AMY GOODMAN: I want to go to a forest defender who was at the peaceful action and concert Sunday. They sent this to us, the audio, describing what happened that night, asking to remain anonymous. Their voice has been distorted for their safety.

FOREST DEFENDER: When police rolled armored vehicles onto the field and approached the music festival group, brought out riot shields, everyone stood together and demanded that we be let go to go home, and only if we went all together. And the police were forced to let that happen.

And it was really scary and disheartening. People were afraid. People were afraid for their lives, after Tortuguita was killed in these woods, after the violence that the police were showing. They were charging people earlier in the night and threatening to tase them. And then, when people stood together and kept each other safe, it was so beautiful.

It felt like a punishment for standing up, for exerting our First Amendment rights, for showing a united front to the power structure of the city. And it felt really scary. Like, it’s possible that we’re watching the future of protest for all of our future, protests against police brutality, protests against climate change. We’re seeing it crushed right here in front of our eyes.

AMY GOODMAN: Again, that is a forest defender who we’re not identifying. But, Micah Herskind, can you talk about the history of the Stop Cop City, as it’s known, movement?

MICAH HERSKIND: Yeah, absolutely. So, this is a movement that goes back years now. When the proposal to build Cop City and to destroy up to 380 acres of forest land first went public back in 2021, there was immediately a really broad community coalition that formed against Cop City. People were canvassing neighborhoods, petitioning, flyering, showing up at City Council.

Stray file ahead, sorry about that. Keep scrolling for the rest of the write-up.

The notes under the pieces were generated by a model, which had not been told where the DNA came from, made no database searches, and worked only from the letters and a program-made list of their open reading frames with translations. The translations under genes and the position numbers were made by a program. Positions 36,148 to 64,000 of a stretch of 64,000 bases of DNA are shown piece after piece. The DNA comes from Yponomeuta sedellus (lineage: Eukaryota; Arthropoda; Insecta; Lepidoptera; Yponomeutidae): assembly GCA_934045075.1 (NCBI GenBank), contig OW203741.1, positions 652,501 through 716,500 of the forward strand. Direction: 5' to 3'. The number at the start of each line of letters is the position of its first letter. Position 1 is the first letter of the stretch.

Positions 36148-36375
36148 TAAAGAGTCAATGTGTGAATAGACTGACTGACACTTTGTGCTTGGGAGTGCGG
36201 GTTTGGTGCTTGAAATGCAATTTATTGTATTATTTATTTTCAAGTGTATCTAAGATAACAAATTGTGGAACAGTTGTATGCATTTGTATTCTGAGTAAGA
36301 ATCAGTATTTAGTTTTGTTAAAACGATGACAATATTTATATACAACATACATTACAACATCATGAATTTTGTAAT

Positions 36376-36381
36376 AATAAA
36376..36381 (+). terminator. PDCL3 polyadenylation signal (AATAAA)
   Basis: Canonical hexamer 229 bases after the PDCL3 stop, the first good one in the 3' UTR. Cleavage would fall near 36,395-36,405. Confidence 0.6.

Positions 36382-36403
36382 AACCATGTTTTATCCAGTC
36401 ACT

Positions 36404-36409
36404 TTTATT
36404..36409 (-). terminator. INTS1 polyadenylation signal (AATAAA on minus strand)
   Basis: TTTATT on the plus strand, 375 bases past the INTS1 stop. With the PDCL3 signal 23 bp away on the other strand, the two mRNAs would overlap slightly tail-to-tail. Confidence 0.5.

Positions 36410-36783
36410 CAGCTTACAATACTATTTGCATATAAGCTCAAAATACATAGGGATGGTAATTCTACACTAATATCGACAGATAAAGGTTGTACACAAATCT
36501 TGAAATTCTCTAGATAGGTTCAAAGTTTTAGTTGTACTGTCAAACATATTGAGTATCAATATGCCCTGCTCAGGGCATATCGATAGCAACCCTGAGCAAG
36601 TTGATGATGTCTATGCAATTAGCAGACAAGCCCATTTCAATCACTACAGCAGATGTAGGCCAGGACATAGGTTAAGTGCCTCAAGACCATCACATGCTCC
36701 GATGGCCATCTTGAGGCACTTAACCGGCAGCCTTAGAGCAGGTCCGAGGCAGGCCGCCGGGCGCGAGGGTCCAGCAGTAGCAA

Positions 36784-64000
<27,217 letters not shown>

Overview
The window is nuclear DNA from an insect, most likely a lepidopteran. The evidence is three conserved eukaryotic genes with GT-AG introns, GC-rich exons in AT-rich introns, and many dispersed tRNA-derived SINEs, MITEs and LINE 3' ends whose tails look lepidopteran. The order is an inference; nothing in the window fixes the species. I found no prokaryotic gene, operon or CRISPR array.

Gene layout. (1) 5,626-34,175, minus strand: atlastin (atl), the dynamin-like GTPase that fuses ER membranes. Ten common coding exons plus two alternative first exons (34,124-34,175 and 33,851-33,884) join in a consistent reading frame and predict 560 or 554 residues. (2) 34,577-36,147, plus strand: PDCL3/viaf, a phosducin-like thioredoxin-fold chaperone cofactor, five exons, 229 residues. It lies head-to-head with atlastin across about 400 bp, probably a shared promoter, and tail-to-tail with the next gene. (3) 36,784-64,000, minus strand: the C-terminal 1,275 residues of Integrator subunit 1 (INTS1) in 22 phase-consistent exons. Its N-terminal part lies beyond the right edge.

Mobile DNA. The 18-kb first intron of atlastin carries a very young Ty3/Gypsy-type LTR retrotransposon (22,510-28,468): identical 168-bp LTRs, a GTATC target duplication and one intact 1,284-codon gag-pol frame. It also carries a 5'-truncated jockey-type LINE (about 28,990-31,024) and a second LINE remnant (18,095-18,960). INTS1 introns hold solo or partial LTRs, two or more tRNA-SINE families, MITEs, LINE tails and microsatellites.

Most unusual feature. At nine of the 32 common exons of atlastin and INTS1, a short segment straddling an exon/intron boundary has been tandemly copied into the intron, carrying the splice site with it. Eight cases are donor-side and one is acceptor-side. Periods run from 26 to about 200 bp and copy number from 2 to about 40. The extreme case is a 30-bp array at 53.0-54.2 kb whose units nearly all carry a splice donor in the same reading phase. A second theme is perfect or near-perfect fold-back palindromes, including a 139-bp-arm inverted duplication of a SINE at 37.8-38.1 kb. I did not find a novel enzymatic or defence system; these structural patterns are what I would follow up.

On the day of the final vote where City Council voted to approve Cop City, there were 17 hours of public comment from just local community members saying, you know, “We do not want this facility to be built. We need this forest land. It’s critical for our community. It’s critical environmental protection.” And, of course, the City Council approved it anyway.

And since then, the movement has continued, and it’s only grown, you know, especially in the last year. As police have escalated their tactics, escalated their raids and their violence, support has come in from all over the country of people who recognize that this is absolutely an Atlanta issue but it’s also an issue that’s going to impact people across the country and across the world.

AMY GOODMAN: Kamau Franklin, has there been any update on the police killing of the forest defender known as Tortuguita? His mother came up from Central America. What has happened? And what has the further investigation found?

KAMAU FRANKLIN: Well, so far, the Georgia Bureau of Investigation has stonewalled releasing further evidence about what happened that day. The family is persisting. They’ve hired attorneys. They’ve gotten the release of several videotapes. But other than that, the Georgia Bureau of Investigation — which, you know, has no real legitimate authority or right to investigate this violent crime by the police, because they were part of it. And so, we think that is why an independent investigation is needed.

The information that has been released so far backs up completely the claim that organizers and activists and forest defenders have made, one, that the police gave no warning. There’s no videotape whatsoever of the surrounding scenes in which you can hear any warning by the police. Two, the police claimed that there was one shot given, or one shot by Tortuguita, and then there was a return of fire. The blast of fire that you can hear on the videotape that was released, a body-camera imagery of officers away from the scene, was a burst of fire. They themselves commented that it sounded like suppressed fire, which is codeword for police fire.

So, we continue to protest, to demand an independent investigation that has nothing to do with the authorities who were involved in the murder of Tortuguita, because we think that’s the only way we’re going to find out the truth about what took place.

AMY GOODMAN: I want to go to Reverend Keyanna Jones, who we referenced earlier, a member of the Faith Coalition to Stop Cop City, speaking at an Atlanta City Council meeting Monday.